By 10:00, the suits and brogues and high-heels had disappeared into office buildings and storefronts. Sharp tourists and chic locals replaced them, wearing faded denim cutoffs, sneakers, and white T-shirts. But Arsen had been right on some level: you could distinguish these folks by their designer bags, by the brand labels on their shoes, and the Rolex watches on their wrists.

There was a trick to working the streets, and there was a goal. The trick was to look ahead, or down, or up, or across… at a vantage point so remote that it was clear you were not sleeping or otherwise preoccupied (from intoxication, for example) but that you held on to some decency, some self-respect. You did not look your patrons in the eye. Milo had tried that before, and his glare had outed him. The goal, then, was twenty quid per day. It had been £15, but Tereza became unconvinced that she could feed herself and, at the same time, enable Arsen’s various gambling, drinking, and smoking habits on a mere £450 per month. Twenty quid per day, and Milo could keep two. He thought, more than a few times, of holding onto the excess on days when the felt top hat came in over budget. But skimming more than his share seemed fraught with problems, not the least of which was what would happen to him if they found out. It had been enough that once he’d had a cheeseburger and fries. When Tereza found the crumpled receipt in the pocket of that week’s chino uniform, she’d yelled at him for five minutes. But the whipping from Arsen’s imitation leather belt had left deep purple and magenta scars that still hurt if Milo thought too long about them. And if he thought about those scars, he thought about the other ones, too. The scars no one could see, the scars that would only manifest if he let his mind reach far back. Today, he fixed his vantage point on a crowded Starbucks on the opposite corner. The constant flow of people moving in and out made for interesting people watching and kept his mind off remembering. It was working, too. More than a dozen people had crossed the streets on their way to wherever they were going and dropped some coins into his top hat, seeming remnants of their caffeine-addicted payments. Just judging from the amount of foot traffic, Milo estimated he was at nine or ten pounds already. Every half hour, he’d glance around to ensure no one was looking and then swoop out the bulk of the money, transferring it to his pocket, leaving a little show money. When most of the day labourers moved inside, though, traffic slowed. Even the Starbucks was empty. Two doors down, a shop with only the word ‘Coffee’ above its entryway held even less appeal. Milo sighed. He knew there was little use in complaining. There were worse things, he imagined, like sleeping in a park. And two pounds a day was enough to get a sandwich if someone didn’t offer him food, which they normally did. With the roughly £300 he’d saved already, he might get away soon, maybe fly to the States or take a train north, look for work, maybe go to school, and afford a simple room somewhere. Just a little while longer, and the money in the small wooden matchbox he kept in his rucksack would pave the way to something better. Just as long as Arsen didn’t get wind of it. Milo felt sure his mother’s boyfriend would not take kindly to a hidden stash of small notes.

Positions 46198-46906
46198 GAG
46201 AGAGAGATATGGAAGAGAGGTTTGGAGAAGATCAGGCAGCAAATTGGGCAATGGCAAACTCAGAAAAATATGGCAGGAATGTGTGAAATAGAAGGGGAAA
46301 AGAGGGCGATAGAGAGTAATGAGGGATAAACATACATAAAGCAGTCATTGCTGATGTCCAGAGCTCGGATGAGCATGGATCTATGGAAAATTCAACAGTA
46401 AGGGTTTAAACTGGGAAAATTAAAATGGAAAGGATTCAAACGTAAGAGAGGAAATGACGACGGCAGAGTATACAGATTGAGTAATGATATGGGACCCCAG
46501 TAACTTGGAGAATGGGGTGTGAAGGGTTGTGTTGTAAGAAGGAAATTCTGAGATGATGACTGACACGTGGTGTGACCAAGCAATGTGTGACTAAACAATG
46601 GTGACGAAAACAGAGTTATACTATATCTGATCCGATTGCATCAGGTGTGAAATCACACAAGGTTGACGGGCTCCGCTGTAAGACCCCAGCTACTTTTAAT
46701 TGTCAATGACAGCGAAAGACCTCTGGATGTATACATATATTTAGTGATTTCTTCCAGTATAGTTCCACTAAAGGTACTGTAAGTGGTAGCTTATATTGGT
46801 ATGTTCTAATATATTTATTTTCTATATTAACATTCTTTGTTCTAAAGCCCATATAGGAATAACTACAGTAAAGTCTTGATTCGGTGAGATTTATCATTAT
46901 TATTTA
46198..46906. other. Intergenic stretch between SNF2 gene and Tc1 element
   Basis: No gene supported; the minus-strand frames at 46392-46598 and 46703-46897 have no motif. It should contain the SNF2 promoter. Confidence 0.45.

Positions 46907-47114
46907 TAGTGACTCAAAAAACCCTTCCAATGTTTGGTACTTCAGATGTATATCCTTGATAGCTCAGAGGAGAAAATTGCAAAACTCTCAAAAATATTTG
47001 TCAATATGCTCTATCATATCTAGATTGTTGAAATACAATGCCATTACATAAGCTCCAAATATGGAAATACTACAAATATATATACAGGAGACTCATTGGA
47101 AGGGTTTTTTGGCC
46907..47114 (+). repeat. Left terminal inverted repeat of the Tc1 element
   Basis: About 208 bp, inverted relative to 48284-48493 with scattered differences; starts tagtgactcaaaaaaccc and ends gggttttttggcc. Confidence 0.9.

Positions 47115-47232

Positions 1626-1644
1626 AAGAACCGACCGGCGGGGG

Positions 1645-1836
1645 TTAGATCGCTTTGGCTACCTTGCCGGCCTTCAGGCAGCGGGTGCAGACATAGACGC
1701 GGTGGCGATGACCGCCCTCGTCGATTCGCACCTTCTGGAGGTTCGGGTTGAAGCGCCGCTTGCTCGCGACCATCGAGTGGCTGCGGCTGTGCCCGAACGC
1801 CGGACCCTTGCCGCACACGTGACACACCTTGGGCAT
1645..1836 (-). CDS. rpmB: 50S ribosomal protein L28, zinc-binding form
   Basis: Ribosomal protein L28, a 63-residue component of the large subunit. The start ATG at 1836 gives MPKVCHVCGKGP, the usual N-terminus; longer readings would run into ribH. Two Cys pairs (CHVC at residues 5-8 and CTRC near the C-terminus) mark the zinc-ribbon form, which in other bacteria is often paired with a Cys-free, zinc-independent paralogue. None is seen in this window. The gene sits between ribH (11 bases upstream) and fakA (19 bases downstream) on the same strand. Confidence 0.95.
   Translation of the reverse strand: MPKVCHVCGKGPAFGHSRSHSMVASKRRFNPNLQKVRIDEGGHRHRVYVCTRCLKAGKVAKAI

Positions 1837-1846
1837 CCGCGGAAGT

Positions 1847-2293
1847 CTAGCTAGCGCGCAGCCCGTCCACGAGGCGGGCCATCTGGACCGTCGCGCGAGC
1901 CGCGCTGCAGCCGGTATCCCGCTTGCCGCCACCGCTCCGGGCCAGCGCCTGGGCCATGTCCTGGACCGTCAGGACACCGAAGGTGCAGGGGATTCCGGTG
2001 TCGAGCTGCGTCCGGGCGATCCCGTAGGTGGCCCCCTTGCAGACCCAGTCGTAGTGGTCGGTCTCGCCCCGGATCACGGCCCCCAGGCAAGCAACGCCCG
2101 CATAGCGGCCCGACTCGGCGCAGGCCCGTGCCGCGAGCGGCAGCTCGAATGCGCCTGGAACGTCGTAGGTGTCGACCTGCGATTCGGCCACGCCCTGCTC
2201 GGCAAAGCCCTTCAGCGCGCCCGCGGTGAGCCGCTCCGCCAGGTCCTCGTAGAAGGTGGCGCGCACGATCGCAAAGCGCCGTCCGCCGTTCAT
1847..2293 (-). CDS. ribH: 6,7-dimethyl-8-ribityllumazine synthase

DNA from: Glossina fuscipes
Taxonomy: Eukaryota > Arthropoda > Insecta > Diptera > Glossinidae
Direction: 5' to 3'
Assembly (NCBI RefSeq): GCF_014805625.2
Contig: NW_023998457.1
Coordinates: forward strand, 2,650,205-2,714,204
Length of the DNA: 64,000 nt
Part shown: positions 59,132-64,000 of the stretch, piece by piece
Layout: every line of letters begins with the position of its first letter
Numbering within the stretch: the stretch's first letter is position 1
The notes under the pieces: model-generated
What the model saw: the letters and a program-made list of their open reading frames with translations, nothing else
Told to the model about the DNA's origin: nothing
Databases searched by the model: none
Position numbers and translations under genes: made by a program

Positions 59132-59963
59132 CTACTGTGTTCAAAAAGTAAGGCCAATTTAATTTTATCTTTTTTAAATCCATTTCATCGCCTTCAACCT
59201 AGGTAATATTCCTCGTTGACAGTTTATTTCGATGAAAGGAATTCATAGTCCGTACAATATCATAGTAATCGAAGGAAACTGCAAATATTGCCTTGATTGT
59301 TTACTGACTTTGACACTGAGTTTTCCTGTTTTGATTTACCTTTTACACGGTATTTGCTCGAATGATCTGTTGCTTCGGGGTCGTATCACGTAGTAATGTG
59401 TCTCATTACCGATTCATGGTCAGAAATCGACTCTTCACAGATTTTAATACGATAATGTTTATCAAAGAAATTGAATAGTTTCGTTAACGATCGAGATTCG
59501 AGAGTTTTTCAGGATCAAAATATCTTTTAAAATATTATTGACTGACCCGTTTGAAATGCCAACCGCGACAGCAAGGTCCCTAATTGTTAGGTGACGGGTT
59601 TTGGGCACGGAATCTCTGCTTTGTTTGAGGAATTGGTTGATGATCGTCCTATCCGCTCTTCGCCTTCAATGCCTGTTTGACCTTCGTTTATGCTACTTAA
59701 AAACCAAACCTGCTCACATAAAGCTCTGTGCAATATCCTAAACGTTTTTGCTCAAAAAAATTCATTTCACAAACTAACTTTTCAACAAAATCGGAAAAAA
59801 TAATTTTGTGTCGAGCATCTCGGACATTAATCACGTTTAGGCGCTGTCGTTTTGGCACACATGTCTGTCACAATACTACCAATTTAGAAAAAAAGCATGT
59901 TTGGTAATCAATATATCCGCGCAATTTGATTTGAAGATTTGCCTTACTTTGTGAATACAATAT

This is an excerpt from A Dragonfly’s Wing, a new political thriller from Jeremy Bradley-Silverio Donato. Available for purchase here.

Jeremy Bradley-Silverio Donato

Written by

Named 2020 Writer of the Year by the IAOTP, Jeremy C Bradley-Silverio Donato is the bestselling author of ‘My Memory Told Me a Secret’ and ‘A Dragonfly’s Wing’.

Jeremy Bradley-Silverio Donato

Written by

Named 2020 Writer of the Year by the IAOTP, Jeremy C Bradley-Silverio Donato is the bestselling author of ‘My Memory Told Me a Secret’ and ‘A Dragonfly’s Wing’.